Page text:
Our oldest recipe for a Greek fire compound is recorded by the Roman writer Julius Africanus (c. 160-240 AD) in his Cestus. This mixture is apparently so explosive that it will ignite in intense sunlight: “Automatic fire also by the following formula. This is the recipe: take equal amounts of sulphur, rock salt, ashes, thunder stone, and pyrite and pound fine in a black mortar at the midday sun. Also in equal amounts of each ingredient mix together black mulberry resin and Zakynthian asphalt, the latter in a liquid form and free-flowing, resulting in a product that is sooty colored. Then add to the asphalt the tiniest amount of quicklime. But because the sun is at its zenith, one must pound it carefully and protect the face, for it will ignite suddenly. When it catches fire, one should seal it in some sort of copper receptacle; in this way you will have it available in a box, without exposing it to the sun. If you should wish to ignite enemy armaments, you will smear it on in the evening, either on the armaments or some other object, but in secret; when the sun comes up, everything will be burnt up.” (D25, 116–117)

4. Automatic doors (1st century AD)

[This picture is just a meme for Simpsons fans. (Apologies to everyone else)]

The concept of automatically opening doors was first proposed by Heron of Alexandria (c. 10-70 AD) in his treatise Automata, a whole collection of schematics for various machines largely powered by steam. His concept isn’t quite what we think of when we think of automatic doors, that is, modern optical doors, but it was truly revolutionary for the time. How they’d work is that a brass vessel would be heated by fire until the atmospheric pressure in the vessel from the steam would pump water into adjacent containers that would then act like pulley weights on a rope system attached to the doors. The idea being, for example, that this would automatically open the doors of a temple or the gates of a city at a predetermined time. This might not seem impressive to us, but it probably would have wowed ancient worshippers or visitors to see automation no matter how simple.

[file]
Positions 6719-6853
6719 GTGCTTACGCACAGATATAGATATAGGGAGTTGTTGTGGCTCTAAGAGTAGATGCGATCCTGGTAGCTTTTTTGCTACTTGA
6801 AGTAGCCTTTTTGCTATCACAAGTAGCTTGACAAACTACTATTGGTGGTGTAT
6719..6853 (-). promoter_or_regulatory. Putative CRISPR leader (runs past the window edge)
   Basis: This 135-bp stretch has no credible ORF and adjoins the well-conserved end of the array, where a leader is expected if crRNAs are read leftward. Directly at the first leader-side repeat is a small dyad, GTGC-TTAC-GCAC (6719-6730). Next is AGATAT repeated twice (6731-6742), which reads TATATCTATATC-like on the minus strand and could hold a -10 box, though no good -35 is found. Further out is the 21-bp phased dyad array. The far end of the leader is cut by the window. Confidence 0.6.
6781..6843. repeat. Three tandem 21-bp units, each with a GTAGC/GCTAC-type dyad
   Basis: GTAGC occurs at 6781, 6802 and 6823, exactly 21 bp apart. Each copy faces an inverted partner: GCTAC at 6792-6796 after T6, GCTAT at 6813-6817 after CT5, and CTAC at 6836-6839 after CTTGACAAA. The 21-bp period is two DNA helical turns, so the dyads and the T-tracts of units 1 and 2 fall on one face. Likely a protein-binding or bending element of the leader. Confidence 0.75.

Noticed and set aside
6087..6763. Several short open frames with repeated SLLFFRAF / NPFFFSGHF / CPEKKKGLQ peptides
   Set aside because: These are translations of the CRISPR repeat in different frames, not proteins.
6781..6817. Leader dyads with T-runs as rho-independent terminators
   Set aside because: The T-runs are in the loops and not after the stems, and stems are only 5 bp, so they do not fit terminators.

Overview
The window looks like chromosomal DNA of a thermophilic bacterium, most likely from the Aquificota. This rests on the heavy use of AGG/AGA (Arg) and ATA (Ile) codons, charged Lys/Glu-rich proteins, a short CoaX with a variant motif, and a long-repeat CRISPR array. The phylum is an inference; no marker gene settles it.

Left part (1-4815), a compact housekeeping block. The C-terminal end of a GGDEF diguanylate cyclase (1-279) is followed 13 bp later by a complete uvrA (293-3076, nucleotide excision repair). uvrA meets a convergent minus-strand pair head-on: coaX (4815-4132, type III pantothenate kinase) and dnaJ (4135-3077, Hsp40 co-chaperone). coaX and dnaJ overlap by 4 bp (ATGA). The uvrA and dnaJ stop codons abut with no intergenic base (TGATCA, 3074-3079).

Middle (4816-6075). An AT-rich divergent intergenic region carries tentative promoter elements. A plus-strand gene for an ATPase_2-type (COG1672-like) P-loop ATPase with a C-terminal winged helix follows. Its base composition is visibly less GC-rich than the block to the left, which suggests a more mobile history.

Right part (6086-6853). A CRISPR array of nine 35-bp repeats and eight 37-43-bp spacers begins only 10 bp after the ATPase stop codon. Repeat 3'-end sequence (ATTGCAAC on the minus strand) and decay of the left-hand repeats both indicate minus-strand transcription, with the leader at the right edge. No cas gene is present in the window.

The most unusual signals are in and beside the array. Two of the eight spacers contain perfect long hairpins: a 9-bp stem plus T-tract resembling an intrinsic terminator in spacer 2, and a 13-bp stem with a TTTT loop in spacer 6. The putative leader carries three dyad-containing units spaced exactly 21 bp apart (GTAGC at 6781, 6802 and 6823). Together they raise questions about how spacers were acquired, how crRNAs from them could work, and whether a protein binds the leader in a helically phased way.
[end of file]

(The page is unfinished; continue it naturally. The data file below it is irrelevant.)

Heron also envisioned this kind of device as a special effect in the theater, where he put many of his other simple machines to work. He invented a “thunder” machine that dropped metal balls on a concealed drum at a mechanized pace, as well as perhaps the first fully mechanized play—a ten minute story that moved on its own through a series rotating cogwheels run by rope pulleys that operated like a simple binary system. But speaking of Heron’s other inventions…

3. Vending machines (1st century AD)

Heron of Alexandria also invented what might have been history’s first vending machine. It was another religiously-based innovation, designed to automatically vend holy water (chernips; χέρνιψ) to worshippers. According to his Mechanics and Optics, how it worked was that, like today, a customer would insert a coin into a slot. The coin would fall onto a pan attached to a lever, the weight pulling the lever so that it would open a valve that would dispense the holy water. As the lever moved, the coin’s weight on the pan would continue to tilt it until the coin fell off into a receptacle. The lack of the coin’s weight would trigger a counterweight on the lever, shutting off the water valve.

Aside from his formal books, much of Heron’s work survives in lecture notes from the Library of Alexandria, which makes it likely that he was an instructor there. Because of this relative wealth of documentation, we know that his research formed the groundwork for a wide range of sciences, including mathematics, physics, pneumatics, and mechanical engineering. But it’s his advances in mechanical automation that have led some to consider him the father of modern cybernetics. And speaking of computers…